I think ultimately it comes down to commitment: commitment on the founder's part to solve a particular challenge, build a particular thing, et cetera. I’m looking for someone who understands the ecosystem that they're building in and has earned secrets in that space.
In contrast, we're seeing so many entrepreneurs that are very excited about Web 3.0, not just because of the promise that it provides and the interesting creative problems, but the funding. It's easy to raise money if you're a Web 3.0 such and such versus if you're a Web 2.0 such and such. So we've had a lot of reservation backing entrepreneurs that seem quite talented, but also seem like they're jumping on a bandwagon.
I think building something is the hardest thing that one could do. As a founder, it's the loneliest job in the world. It's rife with emotional highs and gutting emotional lows. And so, in order to be able to have whatever intestinal fortitude to actually realize your vision, you have to have commitment to do that. And we like to see proxies of that commitment as evidenced by the time spent for their engagement around a particular problem or challenge, or opportunity area.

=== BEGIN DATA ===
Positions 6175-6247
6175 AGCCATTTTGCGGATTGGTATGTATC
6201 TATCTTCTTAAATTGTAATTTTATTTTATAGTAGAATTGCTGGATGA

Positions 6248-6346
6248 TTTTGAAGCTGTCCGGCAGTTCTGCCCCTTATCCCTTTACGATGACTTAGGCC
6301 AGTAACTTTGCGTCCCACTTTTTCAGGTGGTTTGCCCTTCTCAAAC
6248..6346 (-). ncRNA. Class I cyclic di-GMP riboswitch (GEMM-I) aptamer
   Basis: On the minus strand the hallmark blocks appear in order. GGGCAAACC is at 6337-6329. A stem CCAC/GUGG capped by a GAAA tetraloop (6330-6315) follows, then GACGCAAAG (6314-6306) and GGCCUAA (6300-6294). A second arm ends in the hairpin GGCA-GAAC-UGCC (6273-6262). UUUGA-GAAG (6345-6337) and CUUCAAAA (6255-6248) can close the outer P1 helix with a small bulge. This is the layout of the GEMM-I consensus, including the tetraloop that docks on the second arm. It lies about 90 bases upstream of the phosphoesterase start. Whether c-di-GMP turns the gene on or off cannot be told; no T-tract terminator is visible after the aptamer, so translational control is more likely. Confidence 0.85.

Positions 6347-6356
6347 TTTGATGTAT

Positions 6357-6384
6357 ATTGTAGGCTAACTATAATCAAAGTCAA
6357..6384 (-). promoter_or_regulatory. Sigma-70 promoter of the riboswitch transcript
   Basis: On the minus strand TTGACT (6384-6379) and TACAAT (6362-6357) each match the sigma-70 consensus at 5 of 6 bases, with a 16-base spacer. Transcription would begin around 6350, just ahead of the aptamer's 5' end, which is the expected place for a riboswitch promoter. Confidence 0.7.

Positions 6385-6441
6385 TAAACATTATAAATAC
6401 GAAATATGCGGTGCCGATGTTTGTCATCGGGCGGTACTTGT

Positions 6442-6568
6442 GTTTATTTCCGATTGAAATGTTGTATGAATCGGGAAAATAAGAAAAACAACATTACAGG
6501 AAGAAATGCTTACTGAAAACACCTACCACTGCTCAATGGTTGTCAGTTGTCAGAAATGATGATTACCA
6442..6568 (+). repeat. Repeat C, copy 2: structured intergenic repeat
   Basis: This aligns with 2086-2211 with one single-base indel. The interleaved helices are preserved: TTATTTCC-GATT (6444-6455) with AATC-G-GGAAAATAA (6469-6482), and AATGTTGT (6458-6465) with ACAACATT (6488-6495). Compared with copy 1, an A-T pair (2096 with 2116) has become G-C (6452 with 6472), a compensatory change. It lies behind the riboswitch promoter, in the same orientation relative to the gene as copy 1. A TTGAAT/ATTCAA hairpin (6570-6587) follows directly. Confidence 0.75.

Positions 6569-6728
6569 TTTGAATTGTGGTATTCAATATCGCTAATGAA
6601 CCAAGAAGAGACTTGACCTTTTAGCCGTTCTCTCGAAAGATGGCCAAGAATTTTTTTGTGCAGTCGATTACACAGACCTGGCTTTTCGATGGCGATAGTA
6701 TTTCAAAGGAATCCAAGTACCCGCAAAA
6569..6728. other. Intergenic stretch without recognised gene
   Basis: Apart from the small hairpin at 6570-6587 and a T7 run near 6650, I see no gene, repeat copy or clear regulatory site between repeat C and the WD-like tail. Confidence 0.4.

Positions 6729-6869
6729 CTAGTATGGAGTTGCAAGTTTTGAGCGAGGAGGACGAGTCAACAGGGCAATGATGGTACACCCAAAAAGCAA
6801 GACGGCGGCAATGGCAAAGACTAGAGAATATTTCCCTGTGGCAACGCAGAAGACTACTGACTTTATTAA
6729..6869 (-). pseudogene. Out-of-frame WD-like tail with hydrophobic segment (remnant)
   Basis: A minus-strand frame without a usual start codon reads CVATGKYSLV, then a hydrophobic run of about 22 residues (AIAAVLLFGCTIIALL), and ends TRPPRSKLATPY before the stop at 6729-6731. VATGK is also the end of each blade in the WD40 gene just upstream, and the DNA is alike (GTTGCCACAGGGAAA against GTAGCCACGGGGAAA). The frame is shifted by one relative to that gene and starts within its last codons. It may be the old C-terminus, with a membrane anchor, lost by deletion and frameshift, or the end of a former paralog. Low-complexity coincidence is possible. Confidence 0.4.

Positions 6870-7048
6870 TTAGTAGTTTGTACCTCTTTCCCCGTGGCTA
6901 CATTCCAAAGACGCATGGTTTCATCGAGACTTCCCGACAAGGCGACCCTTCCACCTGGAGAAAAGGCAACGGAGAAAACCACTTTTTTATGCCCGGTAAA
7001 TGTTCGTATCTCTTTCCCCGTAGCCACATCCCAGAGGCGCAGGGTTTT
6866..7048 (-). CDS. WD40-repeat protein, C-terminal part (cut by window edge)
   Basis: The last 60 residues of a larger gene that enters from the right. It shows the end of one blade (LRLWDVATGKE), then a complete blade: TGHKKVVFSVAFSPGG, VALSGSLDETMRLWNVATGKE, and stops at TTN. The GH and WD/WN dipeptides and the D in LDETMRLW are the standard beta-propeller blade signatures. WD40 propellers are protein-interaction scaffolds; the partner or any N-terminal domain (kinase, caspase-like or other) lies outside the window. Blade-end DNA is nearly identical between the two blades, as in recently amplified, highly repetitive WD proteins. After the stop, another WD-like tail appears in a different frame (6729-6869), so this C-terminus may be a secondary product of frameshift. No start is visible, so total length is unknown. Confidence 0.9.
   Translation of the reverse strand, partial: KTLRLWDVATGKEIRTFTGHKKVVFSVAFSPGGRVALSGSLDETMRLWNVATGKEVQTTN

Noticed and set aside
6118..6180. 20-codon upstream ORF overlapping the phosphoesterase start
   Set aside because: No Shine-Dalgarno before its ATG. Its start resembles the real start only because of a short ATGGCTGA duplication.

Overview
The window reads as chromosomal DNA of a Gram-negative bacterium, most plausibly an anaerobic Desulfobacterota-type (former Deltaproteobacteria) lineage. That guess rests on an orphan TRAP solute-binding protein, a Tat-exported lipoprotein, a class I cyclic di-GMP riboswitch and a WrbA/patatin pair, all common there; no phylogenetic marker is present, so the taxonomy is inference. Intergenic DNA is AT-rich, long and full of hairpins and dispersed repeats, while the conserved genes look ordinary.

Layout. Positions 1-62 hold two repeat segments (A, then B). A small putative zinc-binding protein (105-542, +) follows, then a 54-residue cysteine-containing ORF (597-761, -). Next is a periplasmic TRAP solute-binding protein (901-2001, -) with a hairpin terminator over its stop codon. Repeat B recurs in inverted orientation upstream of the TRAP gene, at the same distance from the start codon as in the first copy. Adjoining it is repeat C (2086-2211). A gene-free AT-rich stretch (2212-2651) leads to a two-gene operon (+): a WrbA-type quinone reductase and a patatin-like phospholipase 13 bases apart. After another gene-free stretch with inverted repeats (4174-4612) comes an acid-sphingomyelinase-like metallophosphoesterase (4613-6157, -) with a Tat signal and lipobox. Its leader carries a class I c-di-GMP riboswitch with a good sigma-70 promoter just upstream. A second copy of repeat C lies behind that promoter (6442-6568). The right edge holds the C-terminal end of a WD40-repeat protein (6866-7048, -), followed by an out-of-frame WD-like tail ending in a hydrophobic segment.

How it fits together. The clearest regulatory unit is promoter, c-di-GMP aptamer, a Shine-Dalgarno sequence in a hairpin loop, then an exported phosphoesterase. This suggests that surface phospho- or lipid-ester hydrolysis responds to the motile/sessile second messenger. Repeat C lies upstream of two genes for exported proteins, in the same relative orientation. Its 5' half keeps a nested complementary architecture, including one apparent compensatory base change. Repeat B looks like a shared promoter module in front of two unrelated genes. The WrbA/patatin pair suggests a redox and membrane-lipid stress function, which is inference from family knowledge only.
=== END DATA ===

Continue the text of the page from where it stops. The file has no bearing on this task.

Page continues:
Brandon: Great place to end. Thanks, Matt!
Matt Scott is a Managing Partner at Basecamp where he looks for companies led by passionate, mission-driven entrepreneurs with an acute understanding of the markets they are looking to disrupt. Prior to joining Basecamp, Matt was an 3x founder and operator of multiple venture backed businesses: Integral (acq. by Vista Equity Partners), enterprise SaaS platform Suzy (backed by The Foundry Group, Tribeca Venture Partners) and a direct to consumer brand (backed by Lerer Hippeau). Earlier in his career Matt was a member of the corporate venture practice at Nike and an investor at Coriolis Ventures. He began his career as an innovation strategy consultant for Procter & Gamble.